For those of you who weren’t able to attend, Amy the Show Me Librarian wrote an extensive recap here, as well as Melissa from Mel’s Desk which can be found here. I hope it is a concept that will grow into either a twitter chat, a Google hangout, or at least continue at future conferences. It’s important to be there for each other. Yay storytime!

3. Lunch with Movers and Shakers

I have to say… I was a wee bit nervous attending Library Journal’s Mover’s and Shaker’s Luncheon on Friday afternoon. More so than I’d care to admit. With a deep breath and my Shirley Temple cocktail in hand, I took it all in and made a few new friends in the process. Author John Scalzi read a passionate essay of his, “A Personal History of Libraries”, which brought tears to my eyes. And no, it wasn’t just me being a hormonal pregnant person. He seemed to have the entire room entranced.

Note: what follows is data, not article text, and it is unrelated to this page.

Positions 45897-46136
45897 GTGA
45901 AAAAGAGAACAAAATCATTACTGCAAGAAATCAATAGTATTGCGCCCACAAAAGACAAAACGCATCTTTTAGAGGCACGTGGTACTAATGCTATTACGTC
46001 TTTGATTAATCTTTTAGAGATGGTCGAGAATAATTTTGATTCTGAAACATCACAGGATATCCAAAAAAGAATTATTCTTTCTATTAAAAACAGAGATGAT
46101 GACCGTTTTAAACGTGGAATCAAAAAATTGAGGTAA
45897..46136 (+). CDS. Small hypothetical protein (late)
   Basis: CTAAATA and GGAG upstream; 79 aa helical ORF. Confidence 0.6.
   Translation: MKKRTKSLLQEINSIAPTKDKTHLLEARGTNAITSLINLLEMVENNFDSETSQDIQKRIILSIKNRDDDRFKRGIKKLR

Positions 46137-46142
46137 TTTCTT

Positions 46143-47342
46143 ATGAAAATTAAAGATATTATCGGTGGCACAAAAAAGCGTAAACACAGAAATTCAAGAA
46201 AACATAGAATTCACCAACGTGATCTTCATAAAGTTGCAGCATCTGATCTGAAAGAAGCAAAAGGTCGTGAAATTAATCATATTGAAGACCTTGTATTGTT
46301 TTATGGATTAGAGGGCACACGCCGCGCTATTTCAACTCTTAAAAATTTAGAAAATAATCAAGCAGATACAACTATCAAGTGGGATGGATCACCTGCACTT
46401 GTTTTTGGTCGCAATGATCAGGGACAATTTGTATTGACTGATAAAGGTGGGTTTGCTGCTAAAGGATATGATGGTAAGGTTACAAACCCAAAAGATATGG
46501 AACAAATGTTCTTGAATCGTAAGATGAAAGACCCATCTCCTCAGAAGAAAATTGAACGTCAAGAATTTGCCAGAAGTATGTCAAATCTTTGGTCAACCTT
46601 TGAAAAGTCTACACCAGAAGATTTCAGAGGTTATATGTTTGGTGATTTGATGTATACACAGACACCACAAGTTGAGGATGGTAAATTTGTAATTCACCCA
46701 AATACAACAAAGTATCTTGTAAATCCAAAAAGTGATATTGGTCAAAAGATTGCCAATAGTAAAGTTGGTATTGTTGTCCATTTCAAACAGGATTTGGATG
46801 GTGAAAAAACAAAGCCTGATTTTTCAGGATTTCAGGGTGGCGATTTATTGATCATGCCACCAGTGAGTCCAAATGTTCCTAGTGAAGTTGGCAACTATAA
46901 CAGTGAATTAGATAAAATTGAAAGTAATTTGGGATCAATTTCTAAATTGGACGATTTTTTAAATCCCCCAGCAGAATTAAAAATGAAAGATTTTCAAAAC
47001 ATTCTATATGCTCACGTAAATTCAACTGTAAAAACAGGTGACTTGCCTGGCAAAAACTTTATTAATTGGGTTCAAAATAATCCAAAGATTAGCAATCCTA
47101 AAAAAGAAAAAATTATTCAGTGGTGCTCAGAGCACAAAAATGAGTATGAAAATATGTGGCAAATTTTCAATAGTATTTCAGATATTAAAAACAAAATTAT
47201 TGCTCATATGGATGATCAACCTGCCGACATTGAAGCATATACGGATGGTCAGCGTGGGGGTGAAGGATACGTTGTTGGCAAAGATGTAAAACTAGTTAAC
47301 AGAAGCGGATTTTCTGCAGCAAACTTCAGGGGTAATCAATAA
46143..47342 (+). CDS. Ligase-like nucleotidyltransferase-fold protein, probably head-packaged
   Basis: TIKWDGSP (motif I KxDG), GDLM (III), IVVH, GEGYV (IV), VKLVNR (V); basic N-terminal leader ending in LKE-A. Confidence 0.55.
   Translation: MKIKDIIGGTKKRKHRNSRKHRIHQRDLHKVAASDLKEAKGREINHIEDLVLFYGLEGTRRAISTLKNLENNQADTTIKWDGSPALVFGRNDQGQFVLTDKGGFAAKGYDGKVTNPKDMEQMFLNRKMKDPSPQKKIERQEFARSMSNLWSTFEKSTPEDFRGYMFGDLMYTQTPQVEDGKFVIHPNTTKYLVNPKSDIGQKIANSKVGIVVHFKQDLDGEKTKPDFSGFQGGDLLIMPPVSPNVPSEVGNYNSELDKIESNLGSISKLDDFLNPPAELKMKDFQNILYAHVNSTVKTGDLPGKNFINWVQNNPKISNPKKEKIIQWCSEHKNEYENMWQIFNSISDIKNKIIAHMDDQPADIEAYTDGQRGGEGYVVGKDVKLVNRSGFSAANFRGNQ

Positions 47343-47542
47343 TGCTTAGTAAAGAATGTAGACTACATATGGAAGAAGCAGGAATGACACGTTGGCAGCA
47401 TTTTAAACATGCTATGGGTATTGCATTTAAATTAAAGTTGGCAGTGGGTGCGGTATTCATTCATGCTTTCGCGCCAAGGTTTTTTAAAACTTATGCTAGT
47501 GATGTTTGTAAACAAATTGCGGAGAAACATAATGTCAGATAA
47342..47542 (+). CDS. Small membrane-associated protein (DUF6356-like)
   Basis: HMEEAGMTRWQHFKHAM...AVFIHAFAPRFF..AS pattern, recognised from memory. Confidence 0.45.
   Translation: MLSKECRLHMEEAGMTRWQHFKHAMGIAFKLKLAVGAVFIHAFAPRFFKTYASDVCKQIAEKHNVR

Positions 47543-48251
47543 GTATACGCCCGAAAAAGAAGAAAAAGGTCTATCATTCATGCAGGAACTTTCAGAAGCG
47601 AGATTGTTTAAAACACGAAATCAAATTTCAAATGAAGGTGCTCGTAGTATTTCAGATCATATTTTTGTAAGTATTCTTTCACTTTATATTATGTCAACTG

Bonus! LJ Editor-at-Large, John Berry, and I talked in depth about Bleeding Kansas, John Brown, and Lawrence, Kansas. He’s a Lawrence admirer and his best friend is the late Truman Nelson who wrote The Old Man: John Brown at Harper’s Ferry. The love of Lawrence is all around, my friends.

4. #ScieszkaKrosozkaTelgemeierandTenNapeltalkcomics

What happens when you put graphic novel authors, Jarret Krosozka, Raina Telgemeir, Ted TenNapel and kid lit great Jon Scieska in a room full of librarians? Lots and lots of laughter. Hands down the most fun I have had during a conference session EVER. The panel’s focus was the importance of visual literacy and how graphic novels are a tried and true hook for reluctant readers.  The hashtag for the session? #ScieszkaKrosozkaTelgemeierandTenNapeltalkcomics